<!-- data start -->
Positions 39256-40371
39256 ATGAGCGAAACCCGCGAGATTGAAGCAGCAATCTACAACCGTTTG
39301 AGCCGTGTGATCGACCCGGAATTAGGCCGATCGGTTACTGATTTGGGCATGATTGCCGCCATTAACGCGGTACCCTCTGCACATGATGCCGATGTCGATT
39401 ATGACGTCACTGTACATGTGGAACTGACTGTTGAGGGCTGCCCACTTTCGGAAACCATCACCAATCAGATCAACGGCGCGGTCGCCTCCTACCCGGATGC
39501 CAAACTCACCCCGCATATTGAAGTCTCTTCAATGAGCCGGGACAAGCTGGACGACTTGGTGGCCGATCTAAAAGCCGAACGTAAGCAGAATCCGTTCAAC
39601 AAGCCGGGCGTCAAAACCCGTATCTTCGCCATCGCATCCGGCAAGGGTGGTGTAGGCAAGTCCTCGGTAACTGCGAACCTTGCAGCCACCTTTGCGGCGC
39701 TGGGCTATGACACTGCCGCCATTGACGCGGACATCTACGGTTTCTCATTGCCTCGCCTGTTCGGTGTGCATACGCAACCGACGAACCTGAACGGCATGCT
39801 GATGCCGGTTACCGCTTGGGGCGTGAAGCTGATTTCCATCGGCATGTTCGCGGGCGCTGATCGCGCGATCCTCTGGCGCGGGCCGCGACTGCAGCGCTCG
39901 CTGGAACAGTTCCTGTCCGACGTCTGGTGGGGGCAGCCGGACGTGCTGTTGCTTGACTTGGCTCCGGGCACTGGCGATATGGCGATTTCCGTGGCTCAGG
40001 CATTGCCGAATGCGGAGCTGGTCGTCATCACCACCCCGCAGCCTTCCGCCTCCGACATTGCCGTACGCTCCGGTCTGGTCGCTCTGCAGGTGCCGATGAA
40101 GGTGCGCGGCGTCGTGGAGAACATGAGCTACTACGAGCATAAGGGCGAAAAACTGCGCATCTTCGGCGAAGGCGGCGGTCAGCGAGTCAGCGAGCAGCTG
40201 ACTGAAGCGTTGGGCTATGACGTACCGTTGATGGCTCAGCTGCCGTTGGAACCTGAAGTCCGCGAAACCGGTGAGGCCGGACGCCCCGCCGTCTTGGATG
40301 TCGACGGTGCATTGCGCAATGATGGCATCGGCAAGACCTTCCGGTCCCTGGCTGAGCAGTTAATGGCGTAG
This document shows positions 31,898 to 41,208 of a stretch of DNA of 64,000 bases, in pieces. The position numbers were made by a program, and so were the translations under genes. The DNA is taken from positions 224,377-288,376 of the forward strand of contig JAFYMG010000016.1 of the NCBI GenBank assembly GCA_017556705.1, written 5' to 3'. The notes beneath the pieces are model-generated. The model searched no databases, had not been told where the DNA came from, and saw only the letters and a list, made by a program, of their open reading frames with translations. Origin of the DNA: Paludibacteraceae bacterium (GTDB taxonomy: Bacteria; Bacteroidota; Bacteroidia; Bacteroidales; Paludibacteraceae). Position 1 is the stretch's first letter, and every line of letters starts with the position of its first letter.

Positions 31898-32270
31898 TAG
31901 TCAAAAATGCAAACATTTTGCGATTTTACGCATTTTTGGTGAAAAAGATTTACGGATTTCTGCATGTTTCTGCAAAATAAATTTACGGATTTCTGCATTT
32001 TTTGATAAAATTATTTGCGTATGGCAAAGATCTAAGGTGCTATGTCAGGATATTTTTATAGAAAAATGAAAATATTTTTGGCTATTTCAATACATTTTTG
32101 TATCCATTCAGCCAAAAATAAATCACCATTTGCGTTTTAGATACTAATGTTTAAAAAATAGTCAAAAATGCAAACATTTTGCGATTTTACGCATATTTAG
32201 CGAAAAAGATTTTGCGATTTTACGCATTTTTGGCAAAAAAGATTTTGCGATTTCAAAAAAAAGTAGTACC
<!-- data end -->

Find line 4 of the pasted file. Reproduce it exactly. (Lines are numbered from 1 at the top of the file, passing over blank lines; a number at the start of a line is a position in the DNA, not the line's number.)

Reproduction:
39401 ATGACGTCACTGTACATGTGGAACTGACTGTTGAGGGCTGCCCACTTTCGGAAACCATCACCAATCAGATCAACGGCGCGGTCGCCTCCTACCCGGATGC